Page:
Paris imposed drastic measures on Monday to combat its worst air pollution in years, banning around half of the city's cars and trucks from its streets for a day in an attempt to reduce the toxic smog that's shrouded the City of Light for more than a week.
Cars with even-numbered license plates were prohibited from driving in Paris and its suburbs. Around 700 police manned 179 control points around the region, handing out tickets to offenders. Taxis and commercial vehicles weren't covered by the ban.
Police had ticketed nearly 4000 people by midday, and 27 drivers had their cars impounded for refusing to cooperate with officers.
France has seen exceptionally warm, dry weather this month with little wind, which has trapped car pollution and fumes from seasonal farming activity in the air. France's unusually high number of diesel vehicles is also contributing to the smog.
Environment Minister Philippe Martin said lower traffic and favourable weather patterns were having an impact on pollution on Monday, and that the alternate-plates measure would be lifted on Tuesday.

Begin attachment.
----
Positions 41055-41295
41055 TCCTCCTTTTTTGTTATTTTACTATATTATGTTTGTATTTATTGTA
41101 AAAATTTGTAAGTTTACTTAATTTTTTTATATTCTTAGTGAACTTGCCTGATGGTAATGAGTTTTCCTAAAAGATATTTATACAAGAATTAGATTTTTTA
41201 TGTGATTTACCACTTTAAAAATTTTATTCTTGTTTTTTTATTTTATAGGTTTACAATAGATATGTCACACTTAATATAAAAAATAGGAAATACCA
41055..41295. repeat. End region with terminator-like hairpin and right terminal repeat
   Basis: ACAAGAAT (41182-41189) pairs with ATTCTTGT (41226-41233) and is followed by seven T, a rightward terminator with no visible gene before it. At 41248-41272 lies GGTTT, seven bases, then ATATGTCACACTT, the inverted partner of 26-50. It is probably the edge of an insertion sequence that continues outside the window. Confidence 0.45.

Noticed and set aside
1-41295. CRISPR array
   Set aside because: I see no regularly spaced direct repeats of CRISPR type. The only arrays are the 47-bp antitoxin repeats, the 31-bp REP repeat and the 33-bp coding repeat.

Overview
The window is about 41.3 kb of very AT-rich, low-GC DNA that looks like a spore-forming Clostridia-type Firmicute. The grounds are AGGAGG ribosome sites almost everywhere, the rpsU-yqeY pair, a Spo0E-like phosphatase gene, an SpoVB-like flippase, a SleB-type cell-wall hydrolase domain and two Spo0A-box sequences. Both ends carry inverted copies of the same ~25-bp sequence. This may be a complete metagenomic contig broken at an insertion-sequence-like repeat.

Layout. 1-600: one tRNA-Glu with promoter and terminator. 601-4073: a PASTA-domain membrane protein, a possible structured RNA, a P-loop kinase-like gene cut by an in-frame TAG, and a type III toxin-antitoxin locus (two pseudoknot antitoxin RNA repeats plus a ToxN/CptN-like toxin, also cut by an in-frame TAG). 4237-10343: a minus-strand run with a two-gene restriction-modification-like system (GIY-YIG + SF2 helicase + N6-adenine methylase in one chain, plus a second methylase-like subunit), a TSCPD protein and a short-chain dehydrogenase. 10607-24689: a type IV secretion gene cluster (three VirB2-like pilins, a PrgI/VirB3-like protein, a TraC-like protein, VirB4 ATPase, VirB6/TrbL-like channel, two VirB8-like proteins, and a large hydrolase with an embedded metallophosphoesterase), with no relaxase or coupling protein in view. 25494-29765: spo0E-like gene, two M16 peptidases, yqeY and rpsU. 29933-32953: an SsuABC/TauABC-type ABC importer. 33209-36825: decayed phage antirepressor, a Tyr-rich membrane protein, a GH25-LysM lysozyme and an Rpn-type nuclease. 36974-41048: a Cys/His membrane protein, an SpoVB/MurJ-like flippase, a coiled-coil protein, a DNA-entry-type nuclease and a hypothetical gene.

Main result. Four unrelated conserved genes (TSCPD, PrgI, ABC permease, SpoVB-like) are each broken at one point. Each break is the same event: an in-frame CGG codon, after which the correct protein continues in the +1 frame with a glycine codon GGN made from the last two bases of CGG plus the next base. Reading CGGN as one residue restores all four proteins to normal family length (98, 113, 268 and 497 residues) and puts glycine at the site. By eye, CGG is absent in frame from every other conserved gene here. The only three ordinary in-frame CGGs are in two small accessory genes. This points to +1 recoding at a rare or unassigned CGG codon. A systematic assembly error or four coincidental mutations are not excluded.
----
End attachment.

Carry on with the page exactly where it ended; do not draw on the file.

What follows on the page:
It was the first time since 1997 that the measure was taken.
All public transport has been free for four days straight to help deal with the pollution - but that too is set to end Tuesday.
Paris' anti-pollution efforts trail behind those of some other cities.
Athens has had a similar alternate driving ban in place for many years that has reduced pollution and traffic. In Brazil, Sao Paulo employs a complicated license plate-based system that assigns each car a day of the week when it cannot be driven during rush hours.
Berlin has strict rules on what kind of cars can enter the city, and London makes drivers pay a congestion charge to drive in the centre of town.
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